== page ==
With the Senate and now the House passing their respective budget reconciliation spending cut bills, attention turns to the tax cutting part of the reconciliation process provided for in the budget resolution passed in the spring. We reported last week the Senate Finance Committee had to cancel markup on the bill due to opposition from moderate GOP Senator Olympia Snowe (ME). This week that problem was swept away when Chairman Grassley (R-IA) agreed to remove provisions extending tax cuts on capital gains and dividends, thus gaining Snowe’s support, and then, with some fancy footwork, getting conservatives to hold their fire with promises that tax cuts for wealthier constituents could possibly be negotiated back into the bill during conference with the House.
With that basic bait-and-switch promise in place, the bill sailed through committee and was passed on the Senate floor the night of November 17th 64-33, with ‘no’ votes from 4 Republicans and ‘yes’ votes from 14 Democrats: Baucus (MT), Johnson (SD), Nelson (NE), Salazar (CO), Pryor (AR), Lincoln (AR), Landrieu (LA), Feinstein (CA), Cantwell (WA), Dayton (MN), Stabenow (MI), Carper (DE), Schumer and Clinton (NY).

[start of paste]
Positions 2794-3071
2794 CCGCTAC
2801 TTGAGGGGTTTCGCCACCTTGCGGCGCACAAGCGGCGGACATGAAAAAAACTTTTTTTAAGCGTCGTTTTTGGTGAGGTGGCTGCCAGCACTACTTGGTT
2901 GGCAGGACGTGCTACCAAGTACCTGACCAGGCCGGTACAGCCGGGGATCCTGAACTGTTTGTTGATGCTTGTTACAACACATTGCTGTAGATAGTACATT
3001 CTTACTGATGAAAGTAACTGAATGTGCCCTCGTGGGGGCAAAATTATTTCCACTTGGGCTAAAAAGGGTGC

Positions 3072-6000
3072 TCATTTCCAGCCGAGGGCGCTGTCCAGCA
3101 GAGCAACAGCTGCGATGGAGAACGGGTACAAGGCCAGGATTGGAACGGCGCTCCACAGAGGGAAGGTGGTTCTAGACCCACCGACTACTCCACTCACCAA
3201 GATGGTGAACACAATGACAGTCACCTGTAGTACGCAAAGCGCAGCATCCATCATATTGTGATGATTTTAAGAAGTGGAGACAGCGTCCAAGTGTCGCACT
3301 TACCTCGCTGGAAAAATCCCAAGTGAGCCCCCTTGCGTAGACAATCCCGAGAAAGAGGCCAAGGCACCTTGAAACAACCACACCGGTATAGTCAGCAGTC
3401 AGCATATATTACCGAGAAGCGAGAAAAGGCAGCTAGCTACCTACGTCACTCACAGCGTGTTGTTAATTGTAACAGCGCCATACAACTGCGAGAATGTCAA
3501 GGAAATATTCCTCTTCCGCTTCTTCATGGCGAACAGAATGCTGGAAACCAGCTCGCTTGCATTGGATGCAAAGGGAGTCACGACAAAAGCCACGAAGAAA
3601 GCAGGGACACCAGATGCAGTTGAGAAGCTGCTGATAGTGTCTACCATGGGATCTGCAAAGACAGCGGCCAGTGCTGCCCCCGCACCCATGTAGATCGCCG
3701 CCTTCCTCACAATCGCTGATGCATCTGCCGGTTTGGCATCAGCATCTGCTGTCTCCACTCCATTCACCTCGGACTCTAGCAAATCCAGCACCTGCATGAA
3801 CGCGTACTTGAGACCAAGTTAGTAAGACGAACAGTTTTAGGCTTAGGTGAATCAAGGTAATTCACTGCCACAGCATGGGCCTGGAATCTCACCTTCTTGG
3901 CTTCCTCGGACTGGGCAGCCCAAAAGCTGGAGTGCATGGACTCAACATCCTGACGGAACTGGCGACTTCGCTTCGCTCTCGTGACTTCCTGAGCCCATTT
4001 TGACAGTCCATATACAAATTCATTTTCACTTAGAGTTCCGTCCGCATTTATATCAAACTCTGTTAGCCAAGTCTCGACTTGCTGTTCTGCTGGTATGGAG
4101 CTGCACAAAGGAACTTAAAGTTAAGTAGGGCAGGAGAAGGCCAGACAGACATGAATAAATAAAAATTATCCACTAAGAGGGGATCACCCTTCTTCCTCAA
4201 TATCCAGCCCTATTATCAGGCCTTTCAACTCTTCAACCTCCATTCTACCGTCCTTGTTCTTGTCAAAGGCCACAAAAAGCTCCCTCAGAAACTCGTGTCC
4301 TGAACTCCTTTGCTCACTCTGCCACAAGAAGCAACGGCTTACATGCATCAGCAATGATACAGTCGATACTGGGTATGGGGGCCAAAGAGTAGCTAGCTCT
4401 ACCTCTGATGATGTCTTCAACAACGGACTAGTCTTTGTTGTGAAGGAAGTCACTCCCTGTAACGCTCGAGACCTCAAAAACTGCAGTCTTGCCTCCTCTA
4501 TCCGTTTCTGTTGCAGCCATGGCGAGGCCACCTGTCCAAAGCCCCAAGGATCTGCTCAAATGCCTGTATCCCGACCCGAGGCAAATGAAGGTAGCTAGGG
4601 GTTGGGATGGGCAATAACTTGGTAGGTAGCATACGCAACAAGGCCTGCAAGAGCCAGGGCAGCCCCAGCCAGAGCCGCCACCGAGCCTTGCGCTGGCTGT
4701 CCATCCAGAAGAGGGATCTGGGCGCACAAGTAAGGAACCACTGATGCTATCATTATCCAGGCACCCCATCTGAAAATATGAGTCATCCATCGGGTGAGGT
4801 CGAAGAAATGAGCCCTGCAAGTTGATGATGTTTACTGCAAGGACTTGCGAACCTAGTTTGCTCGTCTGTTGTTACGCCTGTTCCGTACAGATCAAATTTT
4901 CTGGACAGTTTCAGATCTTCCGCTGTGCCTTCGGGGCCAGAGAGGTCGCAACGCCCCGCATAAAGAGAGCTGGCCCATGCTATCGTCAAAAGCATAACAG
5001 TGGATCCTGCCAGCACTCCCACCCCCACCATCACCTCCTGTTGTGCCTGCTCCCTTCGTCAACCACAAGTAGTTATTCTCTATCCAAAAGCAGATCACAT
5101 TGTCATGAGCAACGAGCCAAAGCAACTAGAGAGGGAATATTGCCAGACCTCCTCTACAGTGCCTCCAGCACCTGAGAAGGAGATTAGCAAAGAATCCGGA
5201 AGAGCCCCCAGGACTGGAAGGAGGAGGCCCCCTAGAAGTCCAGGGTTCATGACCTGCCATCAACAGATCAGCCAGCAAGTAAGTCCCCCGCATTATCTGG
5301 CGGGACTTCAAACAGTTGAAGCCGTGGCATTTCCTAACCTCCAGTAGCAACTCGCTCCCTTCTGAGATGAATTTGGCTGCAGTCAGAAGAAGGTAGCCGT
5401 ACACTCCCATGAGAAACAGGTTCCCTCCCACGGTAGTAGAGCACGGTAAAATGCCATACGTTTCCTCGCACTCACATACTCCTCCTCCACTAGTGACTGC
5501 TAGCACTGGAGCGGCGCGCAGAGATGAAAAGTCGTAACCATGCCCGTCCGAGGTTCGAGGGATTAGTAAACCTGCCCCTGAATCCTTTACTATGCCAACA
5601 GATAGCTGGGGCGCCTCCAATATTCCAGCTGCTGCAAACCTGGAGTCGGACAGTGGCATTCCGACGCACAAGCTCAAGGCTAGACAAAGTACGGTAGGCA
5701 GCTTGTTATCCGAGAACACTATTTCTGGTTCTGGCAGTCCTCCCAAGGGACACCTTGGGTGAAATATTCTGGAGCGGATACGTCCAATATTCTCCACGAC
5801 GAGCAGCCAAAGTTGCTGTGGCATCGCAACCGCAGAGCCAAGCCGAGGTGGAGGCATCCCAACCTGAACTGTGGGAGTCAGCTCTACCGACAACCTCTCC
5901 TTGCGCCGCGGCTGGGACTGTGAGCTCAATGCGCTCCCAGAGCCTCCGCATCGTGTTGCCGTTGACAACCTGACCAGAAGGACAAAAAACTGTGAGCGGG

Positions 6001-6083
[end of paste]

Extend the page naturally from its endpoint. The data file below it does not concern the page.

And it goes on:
The parallel House bill was passed out of committee this week, but the floor vote is being held in abeyance until the House returns the week of December 5. In keeping with the spending cut bills, the respective tax cut bills are very far apart in terms of substance. While they are both weighing in at about $60 billion in cuts over 5 years, the huge differences include:
* the Senate bill uses over half that total to fix (for just one year!) the so-called alternative minimum tax so that it does not hit middle income taxpayers, an expensive but politically important fix completely absent in the House bill;
* the House bill includes 2-year extensions of capital gains and dividends tax cuts, which,as noted above, were left out of the Senate bill in order to get it out of Committee;
* the Senate bill includes tax incentives for areas hit by hurricanes Katrina and Rita, but the House bill does not;
* the Senate bill includes incentives for charitable giving, and the House bill does not;
* the Senate bill includes a one-year $5 billion tax increase on big oil companies, not only not in the House bill but fiercely opposed by the White House, House leadership, and many Western Senators who nonetheless voted for the bill with promises, again, that it could be ‘fixed’ in conference.
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Center for Rural Affairs
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